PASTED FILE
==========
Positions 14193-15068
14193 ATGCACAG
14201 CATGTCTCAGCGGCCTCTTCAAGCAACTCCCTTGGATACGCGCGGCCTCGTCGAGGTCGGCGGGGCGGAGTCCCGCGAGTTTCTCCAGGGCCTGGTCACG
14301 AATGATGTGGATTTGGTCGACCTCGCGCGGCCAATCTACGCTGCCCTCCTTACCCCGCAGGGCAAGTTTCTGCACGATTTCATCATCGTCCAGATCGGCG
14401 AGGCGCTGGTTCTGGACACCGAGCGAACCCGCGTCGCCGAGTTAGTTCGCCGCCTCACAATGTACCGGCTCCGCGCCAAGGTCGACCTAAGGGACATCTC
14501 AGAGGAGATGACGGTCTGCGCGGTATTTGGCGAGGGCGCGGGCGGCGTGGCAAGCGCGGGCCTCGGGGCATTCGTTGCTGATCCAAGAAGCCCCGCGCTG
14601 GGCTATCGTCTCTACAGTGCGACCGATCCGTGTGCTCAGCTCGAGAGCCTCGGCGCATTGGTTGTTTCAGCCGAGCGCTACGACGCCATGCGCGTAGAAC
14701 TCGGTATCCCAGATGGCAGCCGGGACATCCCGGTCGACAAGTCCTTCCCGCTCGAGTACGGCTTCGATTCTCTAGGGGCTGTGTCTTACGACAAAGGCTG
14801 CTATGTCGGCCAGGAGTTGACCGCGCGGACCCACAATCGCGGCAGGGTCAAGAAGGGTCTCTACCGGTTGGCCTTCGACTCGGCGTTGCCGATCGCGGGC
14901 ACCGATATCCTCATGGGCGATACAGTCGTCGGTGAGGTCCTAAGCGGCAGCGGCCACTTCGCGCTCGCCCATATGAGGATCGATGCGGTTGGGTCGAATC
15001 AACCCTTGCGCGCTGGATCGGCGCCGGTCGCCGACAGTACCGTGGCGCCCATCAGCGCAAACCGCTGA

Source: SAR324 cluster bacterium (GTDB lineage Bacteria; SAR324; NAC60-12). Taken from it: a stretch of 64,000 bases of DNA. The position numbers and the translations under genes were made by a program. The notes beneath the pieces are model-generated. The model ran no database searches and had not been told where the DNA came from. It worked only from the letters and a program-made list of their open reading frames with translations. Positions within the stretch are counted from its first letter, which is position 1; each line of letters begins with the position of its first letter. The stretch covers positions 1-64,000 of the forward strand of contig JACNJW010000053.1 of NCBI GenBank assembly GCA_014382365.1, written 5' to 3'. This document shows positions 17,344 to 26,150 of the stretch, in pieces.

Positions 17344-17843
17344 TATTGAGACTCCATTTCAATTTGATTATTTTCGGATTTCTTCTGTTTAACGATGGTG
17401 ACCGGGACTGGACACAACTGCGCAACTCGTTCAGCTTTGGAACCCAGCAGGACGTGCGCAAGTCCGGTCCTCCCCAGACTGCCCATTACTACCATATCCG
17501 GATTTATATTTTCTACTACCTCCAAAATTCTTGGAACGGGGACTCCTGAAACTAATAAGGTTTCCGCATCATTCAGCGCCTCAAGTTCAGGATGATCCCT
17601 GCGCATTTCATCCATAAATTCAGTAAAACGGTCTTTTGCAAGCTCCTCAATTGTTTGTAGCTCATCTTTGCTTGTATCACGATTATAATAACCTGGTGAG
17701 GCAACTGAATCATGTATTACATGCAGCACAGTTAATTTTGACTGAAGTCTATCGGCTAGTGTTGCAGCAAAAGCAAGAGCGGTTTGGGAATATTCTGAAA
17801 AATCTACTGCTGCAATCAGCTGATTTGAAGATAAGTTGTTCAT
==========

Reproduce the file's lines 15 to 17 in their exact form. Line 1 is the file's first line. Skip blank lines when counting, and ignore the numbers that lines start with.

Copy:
17401 ACCGGGACTGGACACAACTGCGCAACTCGTTCAGCTTTGGAACCCAGCAGGACGTGCGCAAGTCCGGTCCTCCCCAGACTGCCCATTACTACCATATCCG
17501 GATTTATATTTTCTACTACCTCCAAAATTCTTGGAACGGGGACTCCTGAAACTAATAAGGTTTCCGCATCATTCAGCGCCTCAAGTTCAGGATGATCCCT
17601 GCGCATTTCATCCATAAATTCAGTAAAACGGTCTTTTGCAAGCTCCTCAATTGTTTGTAGCTCATCTTTGCTTGTATCACGATTATAATAACCTGGTGAG